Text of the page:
You'll Never Guess Why These People Are Paying $20 For a Bottle Of Water
Out to dinner with friends and don't want to drink wine? Think the regular ol' tap water they are serving you is déclassé? Still want to feel chic? Then I have the perfect solution for you. In cities across the U.S., a growing number of restaurants are now offering a diverse selection of high quality water from all over the world. Simply ask the waiter for the water menu and you will be able enjoy a refreshing glass of Badoit from France or Berg from Canada. According to water sommeliers, experts who are versed in the nuances of water, the texture and taste of certain brands can complement your meal, just like different wines. You may find this concept strange, but people are actually buying and enjoying this wave of gourmet water.
At Ray's and Stark restaurant in Los Angeles, General Manager Martin Riese is preparing to launch his water menu, which consists of 20 varieties of water from Germany, France, Fiji, Norway, and the U.S. A bottle can sell for anywhere from $8 to $20. Now you would think that no sensible customer would pay $20 for a bottle of water, yet according to Riese, the distinct taste and texture of the varying waters makes a big difference. At his tasting table outside the restaurant, during an interview with the L.A. Times, Riese had a half-filled glass of common tap water from the restroom. "Smell this tap water. It smells like chlorine," he said. "As a restaurant person here in L.A., I can say I would never drink that water. When you have good food, good wine and good spirits, you don't want to contaminate that with this water."
When Riese pours a glass of water, he treats it like one would a glass of wine. Swirling the liquid around, he takes a gentle sip, and savors the flavor. The L.A. Times says he recommends drinking Voss water, from Norway, with salads because of its bitter taste, and Fiji water from, well, Fiji with dessert due to its sweetness. Riese is a certified water sommelier, a certification he obtained after a weeklong course at a German academy. He has worked at numerous Michelin star restaurants around the world. "All waters have unique tastes, and a lot of Americans think water is just water, but I completely don't believe in that," commented Riese. "Water has so many interesting nuances."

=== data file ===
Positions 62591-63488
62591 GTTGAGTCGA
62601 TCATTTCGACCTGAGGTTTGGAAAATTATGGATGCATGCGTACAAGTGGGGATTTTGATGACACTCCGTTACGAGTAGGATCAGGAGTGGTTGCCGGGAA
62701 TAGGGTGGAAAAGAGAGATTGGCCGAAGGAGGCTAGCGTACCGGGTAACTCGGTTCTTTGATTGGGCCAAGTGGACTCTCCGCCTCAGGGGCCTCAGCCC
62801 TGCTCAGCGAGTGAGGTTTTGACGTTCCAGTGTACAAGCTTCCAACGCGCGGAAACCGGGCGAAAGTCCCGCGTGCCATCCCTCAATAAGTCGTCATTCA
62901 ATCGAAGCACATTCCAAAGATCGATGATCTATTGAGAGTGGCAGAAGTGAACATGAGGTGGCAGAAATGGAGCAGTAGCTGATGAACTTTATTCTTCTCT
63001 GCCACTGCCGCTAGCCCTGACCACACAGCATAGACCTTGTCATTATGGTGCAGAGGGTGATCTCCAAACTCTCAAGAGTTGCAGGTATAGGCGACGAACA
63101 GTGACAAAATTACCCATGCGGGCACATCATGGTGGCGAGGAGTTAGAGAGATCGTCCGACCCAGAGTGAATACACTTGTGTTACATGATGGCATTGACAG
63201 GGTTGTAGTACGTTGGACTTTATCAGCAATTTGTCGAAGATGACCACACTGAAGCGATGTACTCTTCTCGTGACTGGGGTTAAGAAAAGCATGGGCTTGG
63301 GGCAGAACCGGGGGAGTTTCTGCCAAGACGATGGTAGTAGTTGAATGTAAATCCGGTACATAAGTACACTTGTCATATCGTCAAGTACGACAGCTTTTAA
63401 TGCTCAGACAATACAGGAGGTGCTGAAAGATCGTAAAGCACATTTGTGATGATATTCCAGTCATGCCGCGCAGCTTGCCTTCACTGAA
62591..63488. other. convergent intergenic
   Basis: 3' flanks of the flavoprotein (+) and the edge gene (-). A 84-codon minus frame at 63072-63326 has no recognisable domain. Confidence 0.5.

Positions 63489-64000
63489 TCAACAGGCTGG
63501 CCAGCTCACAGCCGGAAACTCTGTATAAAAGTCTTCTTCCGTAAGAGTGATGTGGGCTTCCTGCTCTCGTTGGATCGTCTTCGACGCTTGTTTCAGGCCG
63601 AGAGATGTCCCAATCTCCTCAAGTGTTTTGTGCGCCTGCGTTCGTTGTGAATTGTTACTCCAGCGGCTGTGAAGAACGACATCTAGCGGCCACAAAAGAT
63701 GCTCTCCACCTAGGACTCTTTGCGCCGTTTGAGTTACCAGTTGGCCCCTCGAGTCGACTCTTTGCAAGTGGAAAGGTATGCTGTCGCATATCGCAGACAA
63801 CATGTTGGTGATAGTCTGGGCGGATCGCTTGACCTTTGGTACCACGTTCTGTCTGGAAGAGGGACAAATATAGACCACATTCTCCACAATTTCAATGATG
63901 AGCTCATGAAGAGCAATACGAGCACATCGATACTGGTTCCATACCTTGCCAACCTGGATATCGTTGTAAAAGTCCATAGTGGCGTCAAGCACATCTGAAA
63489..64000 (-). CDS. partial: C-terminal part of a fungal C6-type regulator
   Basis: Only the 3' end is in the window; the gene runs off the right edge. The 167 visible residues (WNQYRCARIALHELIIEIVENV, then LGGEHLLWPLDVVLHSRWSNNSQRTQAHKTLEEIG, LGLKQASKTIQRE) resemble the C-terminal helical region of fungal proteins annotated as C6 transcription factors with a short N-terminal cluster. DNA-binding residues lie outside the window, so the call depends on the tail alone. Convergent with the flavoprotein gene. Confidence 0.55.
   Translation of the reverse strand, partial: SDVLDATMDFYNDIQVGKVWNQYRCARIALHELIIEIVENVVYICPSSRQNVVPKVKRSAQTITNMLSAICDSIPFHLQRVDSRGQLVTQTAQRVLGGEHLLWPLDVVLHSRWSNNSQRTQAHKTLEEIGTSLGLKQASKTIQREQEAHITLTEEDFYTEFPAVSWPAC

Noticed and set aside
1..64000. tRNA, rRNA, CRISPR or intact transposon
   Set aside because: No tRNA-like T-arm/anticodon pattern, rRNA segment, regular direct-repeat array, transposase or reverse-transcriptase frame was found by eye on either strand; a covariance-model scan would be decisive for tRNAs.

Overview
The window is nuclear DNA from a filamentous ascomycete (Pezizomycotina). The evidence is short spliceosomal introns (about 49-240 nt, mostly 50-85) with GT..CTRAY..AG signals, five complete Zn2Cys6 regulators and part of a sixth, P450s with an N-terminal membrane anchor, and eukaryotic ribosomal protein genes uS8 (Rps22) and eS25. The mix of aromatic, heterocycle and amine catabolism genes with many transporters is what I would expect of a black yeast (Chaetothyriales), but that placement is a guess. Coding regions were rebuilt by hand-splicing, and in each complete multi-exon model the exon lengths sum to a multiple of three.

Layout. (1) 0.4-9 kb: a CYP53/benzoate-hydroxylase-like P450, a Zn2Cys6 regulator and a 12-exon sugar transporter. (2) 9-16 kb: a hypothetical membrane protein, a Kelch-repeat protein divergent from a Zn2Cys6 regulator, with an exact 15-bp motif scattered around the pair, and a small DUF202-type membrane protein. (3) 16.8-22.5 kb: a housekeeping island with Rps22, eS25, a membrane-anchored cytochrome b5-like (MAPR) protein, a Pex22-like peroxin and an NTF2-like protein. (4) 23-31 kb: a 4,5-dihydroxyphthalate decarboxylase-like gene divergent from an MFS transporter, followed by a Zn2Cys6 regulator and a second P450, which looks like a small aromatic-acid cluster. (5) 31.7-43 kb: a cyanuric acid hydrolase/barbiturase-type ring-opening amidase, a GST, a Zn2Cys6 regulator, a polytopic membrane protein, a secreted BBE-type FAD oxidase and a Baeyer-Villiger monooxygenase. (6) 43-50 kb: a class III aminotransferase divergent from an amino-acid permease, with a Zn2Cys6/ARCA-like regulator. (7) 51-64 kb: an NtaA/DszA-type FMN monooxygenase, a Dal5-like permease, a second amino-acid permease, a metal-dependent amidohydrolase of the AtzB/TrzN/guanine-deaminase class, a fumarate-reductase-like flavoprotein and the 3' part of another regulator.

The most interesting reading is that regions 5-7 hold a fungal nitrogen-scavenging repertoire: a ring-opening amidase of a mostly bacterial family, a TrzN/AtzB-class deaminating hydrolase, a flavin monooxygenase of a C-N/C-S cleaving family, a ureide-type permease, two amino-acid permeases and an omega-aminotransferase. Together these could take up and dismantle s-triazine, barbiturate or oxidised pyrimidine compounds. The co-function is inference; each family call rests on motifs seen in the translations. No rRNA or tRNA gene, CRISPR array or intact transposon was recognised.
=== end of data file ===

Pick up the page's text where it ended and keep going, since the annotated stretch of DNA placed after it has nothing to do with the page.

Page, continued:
In 2010, a water menu, which included water from "ancient" Roman times, was also introduced at the famed Los Angeles restaurant Bazaar, at the SLS hotel. The types of water offered were of "the most microbiologically pure, natural drinking water known to the world."
Last year a small start-up cafe in New York City gained national attention when it began selling 16oz. bottles of NYC tap water for $2.50. The Molecule Water Cafe owners called it "pure H2O." The water has been run through a $25,000 filtration system that cleanses it of all potential pollutants and adds tasteful minerals.
In early 2011, the European Parliament attended its first water-tasting event, titled "Discover the Natural Mineral Waters of Europe." The increased demand in Europe for restaurants to have unique water menus has in turn created a greater demand for water sommeliers like Riese. It will be interesting to see how Americans take to this emerging concept. Though I am very skeptical that people will be compelled to pay such a high price for water, I find it very interesting that different waters could add another dimension to a dining experience. Only time will determine if in fact this new trend will endure.